The report also highlighted two major factors that have affected the levels of alcohol consumption in Scotland since MUP was introduced: Covid-19 and inflation. The study found that the pandemic, and associated lockdowns, generally caused consumption among moderate drinkers to fall, while it rose for harmful drinkers. “There was this big polarisation. People who were drinking at lower levels before the pandemic were more likely to cut down or even give up drinking entirely – whereas people who were drinking more heavily were more likely to increase their drinking,” explained Angus. This polarisation was seen in England – where there is no MUP – and in Scotland.

How the consequences of the pandemic will affect alcohol consumption in the long term is yet to be seen, but Angus and his team have modelled some scenarios. He said: “Even in the most optimistic scenario – if everyone went back to their pre-pandemic levels of drinking straightaway – there are those few years of increased consumption among the heavier drinkers, which bakes in quite a lot of long-term additional harm. Even in the best-case scenario, we’d expect significant additional deaths and burden on healthcare services as a result.”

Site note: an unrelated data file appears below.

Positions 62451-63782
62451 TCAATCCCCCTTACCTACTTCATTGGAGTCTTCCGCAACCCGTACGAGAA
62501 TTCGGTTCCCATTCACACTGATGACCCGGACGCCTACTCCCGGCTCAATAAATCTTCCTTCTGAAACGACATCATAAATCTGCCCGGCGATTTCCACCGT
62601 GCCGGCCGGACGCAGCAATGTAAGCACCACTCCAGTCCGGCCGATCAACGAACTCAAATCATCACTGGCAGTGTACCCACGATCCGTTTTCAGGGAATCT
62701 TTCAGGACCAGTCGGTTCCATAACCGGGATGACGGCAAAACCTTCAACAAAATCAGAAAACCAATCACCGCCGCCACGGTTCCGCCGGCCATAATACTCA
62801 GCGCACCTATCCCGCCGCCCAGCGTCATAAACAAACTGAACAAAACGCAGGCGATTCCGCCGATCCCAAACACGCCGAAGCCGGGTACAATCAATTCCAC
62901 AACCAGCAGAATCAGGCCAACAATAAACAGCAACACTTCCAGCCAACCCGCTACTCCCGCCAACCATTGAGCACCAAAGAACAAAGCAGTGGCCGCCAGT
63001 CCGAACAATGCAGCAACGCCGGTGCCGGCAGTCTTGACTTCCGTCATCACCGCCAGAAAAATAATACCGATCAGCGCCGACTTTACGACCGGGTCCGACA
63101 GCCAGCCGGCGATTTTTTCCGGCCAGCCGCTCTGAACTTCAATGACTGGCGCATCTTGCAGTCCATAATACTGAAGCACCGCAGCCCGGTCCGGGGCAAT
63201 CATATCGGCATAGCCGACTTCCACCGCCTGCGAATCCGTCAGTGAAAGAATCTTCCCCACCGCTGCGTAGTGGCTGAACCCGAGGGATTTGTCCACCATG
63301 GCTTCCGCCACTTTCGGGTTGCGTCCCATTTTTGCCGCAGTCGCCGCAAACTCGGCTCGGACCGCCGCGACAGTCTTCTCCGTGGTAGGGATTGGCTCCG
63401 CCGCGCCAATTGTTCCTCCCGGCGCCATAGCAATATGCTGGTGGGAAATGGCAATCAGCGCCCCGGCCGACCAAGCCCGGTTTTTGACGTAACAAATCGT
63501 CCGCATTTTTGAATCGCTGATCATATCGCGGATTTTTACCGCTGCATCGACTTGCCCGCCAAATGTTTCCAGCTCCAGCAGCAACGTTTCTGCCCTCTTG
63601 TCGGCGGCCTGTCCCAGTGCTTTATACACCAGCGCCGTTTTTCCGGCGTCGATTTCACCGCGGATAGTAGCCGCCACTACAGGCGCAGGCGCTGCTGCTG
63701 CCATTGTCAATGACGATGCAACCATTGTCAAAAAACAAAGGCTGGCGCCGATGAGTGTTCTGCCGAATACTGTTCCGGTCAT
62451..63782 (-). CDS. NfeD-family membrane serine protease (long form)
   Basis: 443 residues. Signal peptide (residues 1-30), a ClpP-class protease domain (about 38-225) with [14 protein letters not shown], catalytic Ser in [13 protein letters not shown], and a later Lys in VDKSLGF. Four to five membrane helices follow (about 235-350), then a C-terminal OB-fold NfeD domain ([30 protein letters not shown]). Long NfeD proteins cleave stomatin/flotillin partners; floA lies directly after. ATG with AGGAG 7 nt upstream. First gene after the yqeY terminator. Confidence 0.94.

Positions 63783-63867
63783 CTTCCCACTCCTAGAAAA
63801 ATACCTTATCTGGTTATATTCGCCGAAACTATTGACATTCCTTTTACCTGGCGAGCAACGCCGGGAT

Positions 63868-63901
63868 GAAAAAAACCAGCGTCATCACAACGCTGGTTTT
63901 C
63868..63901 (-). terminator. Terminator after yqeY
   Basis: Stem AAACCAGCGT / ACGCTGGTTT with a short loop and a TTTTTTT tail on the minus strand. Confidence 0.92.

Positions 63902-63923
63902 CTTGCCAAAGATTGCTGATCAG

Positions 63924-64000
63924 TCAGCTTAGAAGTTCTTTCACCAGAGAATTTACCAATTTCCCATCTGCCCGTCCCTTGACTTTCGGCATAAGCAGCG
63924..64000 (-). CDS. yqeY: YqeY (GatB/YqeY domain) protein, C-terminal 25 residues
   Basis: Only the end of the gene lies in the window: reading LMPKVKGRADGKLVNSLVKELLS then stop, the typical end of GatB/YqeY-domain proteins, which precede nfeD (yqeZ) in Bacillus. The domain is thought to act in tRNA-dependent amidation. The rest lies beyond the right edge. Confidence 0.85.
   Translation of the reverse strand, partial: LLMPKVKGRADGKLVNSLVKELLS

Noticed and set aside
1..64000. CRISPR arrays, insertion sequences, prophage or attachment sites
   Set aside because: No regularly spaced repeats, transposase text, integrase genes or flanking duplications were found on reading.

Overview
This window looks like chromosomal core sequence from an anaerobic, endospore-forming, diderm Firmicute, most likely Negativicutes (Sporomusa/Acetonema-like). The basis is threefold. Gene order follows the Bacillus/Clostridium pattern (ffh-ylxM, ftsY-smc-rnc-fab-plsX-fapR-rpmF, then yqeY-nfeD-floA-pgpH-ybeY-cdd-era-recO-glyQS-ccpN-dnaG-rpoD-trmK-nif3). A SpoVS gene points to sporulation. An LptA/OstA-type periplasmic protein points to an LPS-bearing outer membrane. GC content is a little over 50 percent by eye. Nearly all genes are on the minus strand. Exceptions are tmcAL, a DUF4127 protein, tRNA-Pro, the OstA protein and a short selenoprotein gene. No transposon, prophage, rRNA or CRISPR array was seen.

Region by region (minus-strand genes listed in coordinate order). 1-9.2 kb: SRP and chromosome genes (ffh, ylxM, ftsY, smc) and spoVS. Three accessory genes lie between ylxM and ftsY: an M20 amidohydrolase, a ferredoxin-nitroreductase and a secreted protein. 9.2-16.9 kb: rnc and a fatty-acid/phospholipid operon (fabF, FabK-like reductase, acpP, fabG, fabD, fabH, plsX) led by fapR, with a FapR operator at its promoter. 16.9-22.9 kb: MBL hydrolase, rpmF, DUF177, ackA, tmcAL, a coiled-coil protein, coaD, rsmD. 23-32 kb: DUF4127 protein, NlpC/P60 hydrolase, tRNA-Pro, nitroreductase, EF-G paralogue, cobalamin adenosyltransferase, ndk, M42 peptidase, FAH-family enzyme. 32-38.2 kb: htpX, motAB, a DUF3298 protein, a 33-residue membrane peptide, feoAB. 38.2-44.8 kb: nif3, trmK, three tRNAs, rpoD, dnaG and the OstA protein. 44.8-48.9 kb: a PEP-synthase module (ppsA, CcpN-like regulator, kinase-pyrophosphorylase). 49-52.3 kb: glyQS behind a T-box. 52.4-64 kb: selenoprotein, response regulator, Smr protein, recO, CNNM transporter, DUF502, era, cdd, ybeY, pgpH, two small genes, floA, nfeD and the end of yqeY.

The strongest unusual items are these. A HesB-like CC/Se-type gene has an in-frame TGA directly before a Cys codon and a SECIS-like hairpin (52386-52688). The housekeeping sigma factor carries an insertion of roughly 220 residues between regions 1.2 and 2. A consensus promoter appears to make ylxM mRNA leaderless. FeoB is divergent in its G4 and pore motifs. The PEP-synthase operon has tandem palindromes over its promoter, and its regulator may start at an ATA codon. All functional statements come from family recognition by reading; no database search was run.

The report also highlighted that the high rate of inflation means an MUP of 50p in May 2018 was equivalent to 41p in July 2023, and the rate would need to increase to 61p per unit to maintain its real-terms value. “Inflation means that the policy now is not the [same] policy that was introduced,” said Angus. “You would reasonably expect that the effectiveness is going to fall as a result.”

Taking inflation into account, the plans to increase MUP are effectively just bringing it back in line with its 2018 rate. Considering how unpopular the policy was when it was announced, it’s unsurprising that the issue remains so divisive.

“We, as a business, feel that one intervention alone isn’t effective,” said Healey-Ryder. “It has to exist as part of a number of integrated interventions – most of which might be educational. Making sure that consumers are properly informed, such that they make a responsible choice at the point of consumption, or making certain that the right signposting is available for people as they are consuming. But with MUP alone, we would look for a greater evidence base to say it has been effective.”